Been looking at a fermentation cookbook, and it mentions using whey as a "starter" for fermenting fruit. Haven't tried it yet.

 

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11 hours ago, Porthos said:

Do your ever drain your home-made yogurt to make Greek yogurt? I have a hankering for the tsatsiki my DW makes and am thinking that fresh, home-made yogurt would be at least a notch up from draining store-bought yogurt. I have never attempted home-made yogurt and will most likely use my Anova to maintain the temperature if I do try making my own.

 

 

I forgot to mention earlier that I think tsatsiki is a fine condiment that I enjoy eating but have never made successfully.  Would your DW care to share her recipe?

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@Smithy She uses the recipe from Jeff Smith Cooks Three Ancient Cuisines.  I think she drains the shredded cucumber for 24 hours, and then still squeezes the daylights out of it.

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6 hours ago, Porthos said:

I think she drains the shredded cucumber for 24 hours, and then still squeezes the daylights out of it.

 

I also think it's good to get liquid out of the shredded cuke for tzatziki, but I am nowhere near as dedicated or patient as that! :)

 

I usually just put a paper-towel lined sieve over a bowl and let the cuke drain there for 15 to 30 mins or so. Then lift the paper towel out and give a few squeezes and then shake the cuke shreds into a clean bowl. But then I don't mind the cuke adding a bit of liquid, especially if I start with a well-drained yogurt. 

 

 

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On 12/11/2017 at 2:40 PM, Smithy said:

 

I always drain it.  The bottom picture in the collage above is of the yogurt draining in my Euro Cuisine Greek Yogurt strainer, recommended by @kayb (and others).  I tried cheesecloth in a colander at first, but find the very fine mesh in this strainer to be more effective than cheesecloth and easier to clean.  

 

When I remember, I use the whey to make bread. I can't tell that it makes a difference in the bread quality, but it feels less wasteful. :)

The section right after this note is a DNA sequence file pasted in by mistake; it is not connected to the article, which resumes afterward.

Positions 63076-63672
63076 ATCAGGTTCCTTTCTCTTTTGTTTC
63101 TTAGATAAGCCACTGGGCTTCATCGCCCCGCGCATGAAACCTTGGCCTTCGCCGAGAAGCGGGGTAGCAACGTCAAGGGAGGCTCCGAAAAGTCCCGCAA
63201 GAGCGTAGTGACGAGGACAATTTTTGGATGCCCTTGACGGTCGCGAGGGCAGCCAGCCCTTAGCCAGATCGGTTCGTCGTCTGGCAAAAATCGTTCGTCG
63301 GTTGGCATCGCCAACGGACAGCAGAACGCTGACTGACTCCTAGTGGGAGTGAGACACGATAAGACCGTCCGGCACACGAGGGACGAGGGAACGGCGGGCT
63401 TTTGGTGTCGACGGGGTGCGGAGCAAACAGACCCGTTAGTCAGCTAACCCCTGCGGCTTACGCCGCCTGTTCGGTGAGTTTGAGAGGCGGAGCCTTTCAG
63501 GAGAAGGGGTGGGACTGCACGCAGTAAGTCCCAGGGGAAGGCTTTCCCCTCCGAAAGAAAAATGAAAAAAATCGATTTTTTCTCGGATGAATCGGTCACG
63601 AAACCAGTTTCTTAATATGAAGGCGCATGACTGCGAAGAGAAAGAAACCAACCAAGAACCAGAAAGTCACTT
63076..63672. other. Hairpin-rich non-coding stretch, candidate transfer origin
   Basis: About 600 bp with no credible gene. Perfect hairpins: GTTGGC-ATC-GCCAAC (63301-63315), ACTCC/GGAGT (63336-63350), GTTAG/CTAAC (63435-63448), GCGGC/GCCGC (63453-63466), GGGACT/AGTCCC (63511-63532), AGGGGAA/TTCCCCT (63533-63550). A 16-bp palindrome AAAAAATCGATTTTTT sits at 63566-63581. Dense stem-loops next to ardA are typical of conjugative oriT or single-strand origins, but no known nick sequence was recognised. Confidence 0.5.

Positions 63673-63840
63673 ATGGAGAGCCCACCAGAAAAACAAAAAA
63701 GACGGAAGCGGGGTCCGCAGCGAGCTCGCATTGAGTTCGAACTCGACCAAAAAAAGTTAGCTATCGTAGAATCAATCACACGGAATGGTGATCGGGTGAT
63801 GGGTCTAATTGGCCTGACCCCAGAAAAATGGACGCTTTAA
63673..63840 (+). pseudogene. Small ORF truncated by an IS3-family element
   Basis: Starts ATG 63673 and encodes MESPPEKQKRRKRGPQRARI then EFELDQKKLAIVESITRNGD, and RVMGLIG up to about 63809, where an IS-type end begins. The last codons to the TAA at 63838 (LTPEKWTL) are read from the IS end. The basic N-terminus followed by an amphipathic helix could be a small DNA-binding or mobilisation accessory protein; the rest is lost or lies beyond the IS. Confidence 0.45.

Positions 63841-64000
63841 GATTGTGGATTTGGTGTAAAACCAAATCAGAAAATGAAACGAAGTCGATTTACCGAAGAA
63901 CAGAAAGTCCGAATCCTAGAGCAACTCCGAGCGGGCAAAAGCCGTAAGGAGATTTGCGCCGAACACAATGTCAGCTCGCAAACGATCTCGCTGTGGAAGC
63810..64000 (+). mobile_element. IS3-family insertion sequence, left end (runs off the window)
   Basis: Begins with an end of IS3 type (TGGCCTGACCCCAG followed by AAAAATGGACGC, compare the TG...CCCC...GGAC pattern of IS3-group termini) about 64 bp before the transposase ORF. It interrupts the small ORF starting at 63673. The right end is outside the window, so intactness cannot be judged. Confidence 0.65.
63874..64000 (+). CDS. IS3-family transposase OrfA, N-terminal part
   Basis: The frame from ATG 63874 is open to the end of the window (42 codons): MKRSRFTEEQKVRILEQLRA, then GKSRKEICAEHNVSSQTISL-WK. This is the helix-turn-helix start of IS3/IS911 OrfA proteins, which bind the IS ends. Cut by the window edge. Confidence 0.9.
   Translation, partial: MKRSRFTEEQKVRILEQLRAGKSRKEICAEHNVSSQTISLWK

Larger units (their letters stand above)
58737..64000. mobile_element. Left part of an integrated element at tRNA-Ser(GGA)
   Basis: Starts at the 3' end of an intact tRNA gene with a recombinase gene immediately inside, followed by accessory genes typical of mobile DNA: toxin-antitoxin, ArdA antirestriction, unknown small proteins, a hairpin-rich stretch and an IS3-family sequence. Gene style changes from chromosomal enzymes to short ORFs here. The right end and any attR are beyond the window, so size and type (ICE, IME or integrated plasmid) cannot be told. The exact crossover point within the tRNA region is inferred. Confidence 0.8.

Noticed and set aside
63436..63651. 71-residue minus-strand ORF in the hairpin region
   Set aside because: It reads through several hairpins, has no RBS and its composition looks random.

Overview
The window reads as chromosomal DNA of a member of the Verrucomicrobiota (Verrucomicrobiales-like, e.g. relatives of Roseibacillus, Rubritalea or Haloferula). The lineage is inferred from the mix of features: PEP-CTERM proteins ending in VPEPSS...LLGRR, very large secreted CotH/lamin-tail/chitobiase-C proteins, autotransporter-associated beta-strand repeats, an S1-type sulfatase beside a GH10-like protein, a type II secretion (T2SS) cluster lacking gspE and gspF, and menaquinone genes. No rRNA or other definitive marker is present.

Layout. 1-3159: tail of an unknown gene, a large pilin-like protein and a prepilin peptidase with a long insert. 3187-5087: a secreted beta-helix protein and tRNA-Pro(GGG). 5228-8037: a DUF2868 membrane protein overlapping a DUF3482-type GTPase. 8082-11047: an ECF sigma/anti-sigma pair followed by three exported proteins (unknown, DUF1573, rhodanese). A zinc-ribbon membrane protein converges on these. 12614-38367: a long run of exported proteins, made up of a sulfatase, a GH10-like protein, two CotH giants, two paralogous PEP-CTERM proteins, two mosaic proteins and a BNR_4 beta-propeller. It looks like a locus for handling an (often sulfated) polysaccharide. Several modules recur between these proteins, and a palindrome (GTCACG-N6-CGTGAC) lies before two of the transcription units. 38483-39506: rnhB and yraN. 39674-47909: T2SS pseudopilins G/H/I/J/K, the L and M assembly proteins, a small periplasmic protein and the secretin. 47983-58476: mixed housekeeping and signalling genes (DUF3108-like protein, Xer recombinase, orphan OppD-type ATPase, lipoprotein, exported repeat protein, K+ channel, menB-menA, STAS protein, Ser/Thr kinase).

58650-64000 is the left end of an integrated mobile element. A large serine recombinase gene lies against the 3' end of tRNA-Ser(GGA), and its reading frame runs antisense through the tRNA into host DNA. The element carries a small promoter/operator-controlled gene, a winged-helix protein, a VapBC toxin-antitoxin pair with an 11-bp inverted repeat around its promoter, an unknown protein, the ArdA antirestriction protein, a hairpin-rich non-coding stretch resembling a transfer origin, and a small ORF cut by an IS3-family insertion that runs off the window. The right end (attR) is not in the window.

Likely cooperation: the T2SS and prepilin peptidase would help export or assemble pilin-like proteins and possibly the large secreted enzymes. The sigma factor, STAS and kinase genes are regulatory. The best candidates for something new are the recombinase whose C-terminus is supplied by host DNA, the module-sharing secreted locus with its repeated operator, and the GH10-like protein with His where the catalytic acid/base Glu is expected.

eta I'll post a better photo of the draining process if it seems useful.

 

What to do with the whey is actually a huge issue, commercially. The Mohawk Valley, south and east of where I live, has become Yogurt Central. Since Greek-style strained yogurt became all the rage, that's what they're making a lot of. But the whey all needs to go somewhere, and it can't just get dumped outside.

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8 minutes ago, MelissaH said:

What to do with the whey is actually a huge issue, commercially. The Mohawk Valley, south and east of where I live, has become Yogurt Central. Since Greek-style strained yogurt became all the rage, that's what they're making a lot of. But the whey all needs to go somewhere, and it can't just get dumped outside.

 

I've wondered about that.  In Minnesota, relatively small quantities (5 gallons? I don't remember) of milk spilled from a commercial operation must be reported to the Minnesota Duty Officer and treated for cleanup.  We in the mining business, who had to worry about non-food spills, thought it sounded very silly, but the Minnesota Pollution Control Agency noted that the Biological Oxygen Demand was quite high for breaking down even such a benign substance. So where should the whey go? My darling said his parents would have slopped the hogs with it. Are there pig farming operations in or near the Mohawk Valley? 

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6 minutes ago, heidih said:

Hhmmm - I know I saw something recently about drinking the whey, and I see whey protein marketed. Found this article interesting  https://www.farmcurious.com/blogs/farmcurious/17599408-cheesemaking-what-to-do-with-all-that-whey

 

That's fascinating. I blush to admit it, but I'd never wondered where "whey protein" came from before now. It looks like I should be able to use all the whey I generate in the future.  I used some of it as a marinade for chicken yesterday.  The broth is simmering away now; too bad I didn't think to try the rest of the whey as a broth additive! 

 

One of our cocktail folks might like to try the martini idea under the "Booze It Up" section. :)

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3 hours ago, Smithy said:

 

I've wondered about that.  In Minnesota, relatively small quantities (5 gallons? I don't remember) of milk spilled from a commercial operation must be reported to the Minnesota Duty Officer and treated for cleanup.  We in the mining business, who had to worry about non-food spills, thought it sounded very silly, but the Minnesota Pollution Control Agency noted that the Biological Oxygen Demand was quite high for breaking down even such a benign substance. So where should the whey go? My darling said his parents would have slopped the hogs with it. Are there pig farming operations in or near the Mohawk Valley? 

Certainly nothing major. Not like the midwest.

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Fellow I was talking to today showed me a bottle of vodka made from whey. Apparently you ferment the whey - then distill the beer it produces. It's called Black Cow Pure Milk Spirit. There's another Broken Shed from New Zealand.